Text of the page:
Henrietta Lacks, a vibrant woman whose family describes her as caring and kind, receives a diagnosis of untreatable cervical cancer; the cancer is extremely aggressive because it is associated with HPV—human papillomavirus—and it soon kills her. Researchers take cells from a tumor in Henrietta's body without her permission. Named HeLa cells after the first two letters of Henrietta's first and last names, the cells prove to be immortal and become invaluable tools in medical studies.
Writer Rebecca Skloot spends 10 years researching and writing about Henrietta Lacks; she works closely with the Lacks family to learn about Henrietta's life, illness, and death and to uncover the truth about Henrietta's HeLa cells, which researchers sampled—unbeknownst to Henrietta or her family—and have used to make medical breakthroughs and earn enormous profits. Skloot also establishes a foundation to help Henrietta's descendants receive schooling and healthcare.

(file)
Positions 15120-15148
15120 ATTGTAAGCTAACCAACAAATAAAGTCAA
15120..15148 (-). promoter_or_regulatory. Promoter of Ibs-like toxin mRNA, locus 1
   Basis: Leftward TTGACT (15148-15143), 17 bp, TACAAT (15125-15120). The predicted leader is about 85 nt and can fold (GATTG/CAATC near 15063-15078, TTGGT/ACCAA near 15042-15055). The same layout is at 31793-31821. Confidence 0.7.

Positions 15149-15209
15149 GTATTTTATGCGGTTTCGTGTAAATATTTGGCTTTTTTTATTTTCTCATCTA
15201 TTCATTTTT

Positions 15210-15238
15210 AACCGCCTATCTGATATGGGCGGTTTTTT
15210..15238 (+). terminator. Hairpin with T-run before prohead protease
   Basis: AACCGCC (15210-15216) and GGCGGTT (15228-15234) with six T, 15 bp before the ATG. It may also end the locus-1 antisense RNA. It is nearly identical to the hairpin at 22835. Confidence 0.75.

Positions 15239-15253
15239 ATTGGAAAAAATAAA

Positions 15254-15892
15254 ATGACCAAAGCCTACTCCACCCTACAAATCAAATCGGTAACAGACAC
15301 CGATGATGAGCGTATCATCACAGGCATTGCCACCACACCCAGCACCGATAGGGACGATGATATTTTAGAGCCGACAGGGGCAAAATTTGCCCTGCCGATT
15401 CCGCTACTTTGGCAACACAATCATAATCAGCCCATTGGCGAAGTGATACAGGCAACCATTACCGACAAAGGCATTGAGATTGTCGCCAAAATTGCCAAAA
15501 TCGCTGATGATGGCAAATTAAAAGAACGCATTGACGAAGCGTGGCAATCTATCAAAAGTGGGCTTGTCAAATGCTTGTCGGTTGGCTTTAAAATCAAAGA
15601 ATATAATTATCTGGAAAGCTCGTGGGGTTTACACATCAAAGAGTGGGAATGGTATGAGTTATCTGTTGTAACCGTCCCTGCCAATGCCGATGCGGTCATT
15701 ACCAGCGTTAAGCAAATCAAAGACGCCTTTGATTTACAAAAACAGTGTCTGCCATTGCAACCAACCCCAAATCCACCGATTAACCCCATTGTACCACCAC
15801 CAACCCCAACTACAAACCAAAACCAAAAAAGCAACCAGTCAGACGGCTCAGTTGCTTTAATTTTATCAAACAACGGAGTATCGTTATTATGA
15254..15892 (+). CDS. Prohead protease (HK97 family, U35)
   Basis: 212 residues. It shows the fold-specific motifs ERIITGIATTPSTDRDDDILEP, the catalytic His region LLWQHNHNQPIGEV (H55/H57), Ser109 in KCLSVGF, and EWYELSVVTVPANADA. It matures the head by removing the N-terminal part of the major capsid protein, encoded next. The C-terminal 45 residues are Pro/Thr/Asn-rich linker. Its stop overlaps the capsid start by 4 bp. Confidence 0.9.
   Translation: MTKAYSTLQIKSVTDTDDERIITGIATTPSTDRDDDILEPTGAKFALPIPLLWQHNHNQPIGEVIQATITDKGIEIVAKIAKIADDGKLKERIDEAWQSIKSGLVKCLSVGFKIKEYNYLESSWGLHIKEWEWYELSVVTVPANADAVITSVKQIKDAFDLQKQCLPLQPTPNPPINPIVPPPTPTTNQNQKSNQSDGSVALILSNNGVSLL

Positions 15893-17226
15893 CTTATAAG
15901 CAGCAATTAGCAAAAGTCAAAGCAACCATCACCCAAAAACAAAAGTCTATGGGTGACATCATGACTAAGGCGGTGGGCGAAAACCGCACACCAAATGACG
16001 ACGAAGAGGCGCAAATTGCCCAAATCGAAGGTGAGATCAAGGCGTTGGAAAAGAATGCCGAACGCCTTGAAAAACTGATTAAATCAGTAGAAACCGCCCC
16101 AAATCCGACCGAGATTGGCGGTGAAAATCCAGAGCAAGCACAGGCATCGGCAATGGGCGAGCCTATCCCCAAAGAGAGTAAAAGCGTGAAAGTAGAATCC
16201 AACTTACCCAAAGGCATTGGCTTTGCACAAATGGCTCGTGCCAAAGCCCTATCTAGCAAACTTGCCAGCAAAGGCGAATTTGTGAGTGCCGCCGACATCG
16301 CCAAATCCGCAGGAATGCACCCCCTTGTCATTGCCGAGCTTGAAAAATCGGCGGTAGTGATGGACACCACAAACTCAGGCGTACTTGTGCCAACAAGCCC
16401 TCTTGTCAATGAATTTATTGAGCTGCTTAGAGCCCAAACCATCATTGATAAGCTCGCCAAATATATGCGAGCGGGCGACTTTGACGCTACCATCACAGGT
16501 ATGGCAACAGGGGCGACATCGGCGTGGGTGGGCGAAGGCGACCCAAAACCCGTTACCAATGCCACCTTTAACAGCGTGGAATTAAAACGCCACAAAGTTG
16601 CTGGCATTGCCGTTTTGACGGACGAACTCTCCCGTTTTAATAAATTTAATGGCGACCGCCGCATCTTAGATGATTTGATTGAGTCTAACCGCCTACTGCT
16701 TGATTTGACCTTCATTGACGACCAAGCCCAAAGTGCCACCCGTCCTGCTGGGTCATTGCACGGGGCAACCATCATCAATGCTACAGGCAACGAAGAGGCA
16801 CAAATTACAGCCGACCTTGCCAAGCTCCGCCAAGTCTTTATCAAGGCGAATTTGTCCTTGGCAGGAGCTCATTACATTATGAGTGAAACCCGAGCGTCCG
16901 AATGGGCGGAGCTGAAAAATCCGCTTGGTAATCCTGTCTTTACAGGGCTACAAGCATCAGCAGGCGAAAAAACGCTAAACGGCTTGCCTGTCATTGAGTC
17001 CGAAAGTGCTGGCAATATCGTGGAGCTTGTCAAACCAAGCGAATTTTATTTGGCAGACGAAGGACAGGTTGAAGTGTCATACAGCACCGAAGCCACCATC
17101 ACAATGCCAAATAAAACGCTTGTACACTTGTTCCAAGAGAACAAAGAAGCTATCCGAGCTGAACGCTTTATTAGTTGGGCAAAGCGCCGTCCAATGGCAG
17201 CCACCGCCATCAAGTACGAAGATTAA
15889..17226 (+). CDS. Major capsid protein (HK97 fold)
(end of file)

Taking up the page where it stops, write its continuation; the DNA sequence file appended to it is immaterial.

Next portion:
Deborah Lacks can't remember her mother, Henrietta, who died when Deborah was quite young, but she spends much of her adulthood trying to learn about her. Deborah, a passionate and determined woman of strong faith, works closely with Skloot to research her mother's life, find out how Henrietta's HeLa cells have been used, and learn the fate of her sister, Elsie, who dies in Crownsville Hospital.
George Gey is the scientist who first cultures, or cultivates, Henrietta Lacks's HeLa cancer cells and discovers the cells are essentially immortal. He gives out HeLa cells to researchers worldwide, enabling them to develop treatments that save innumerable lives.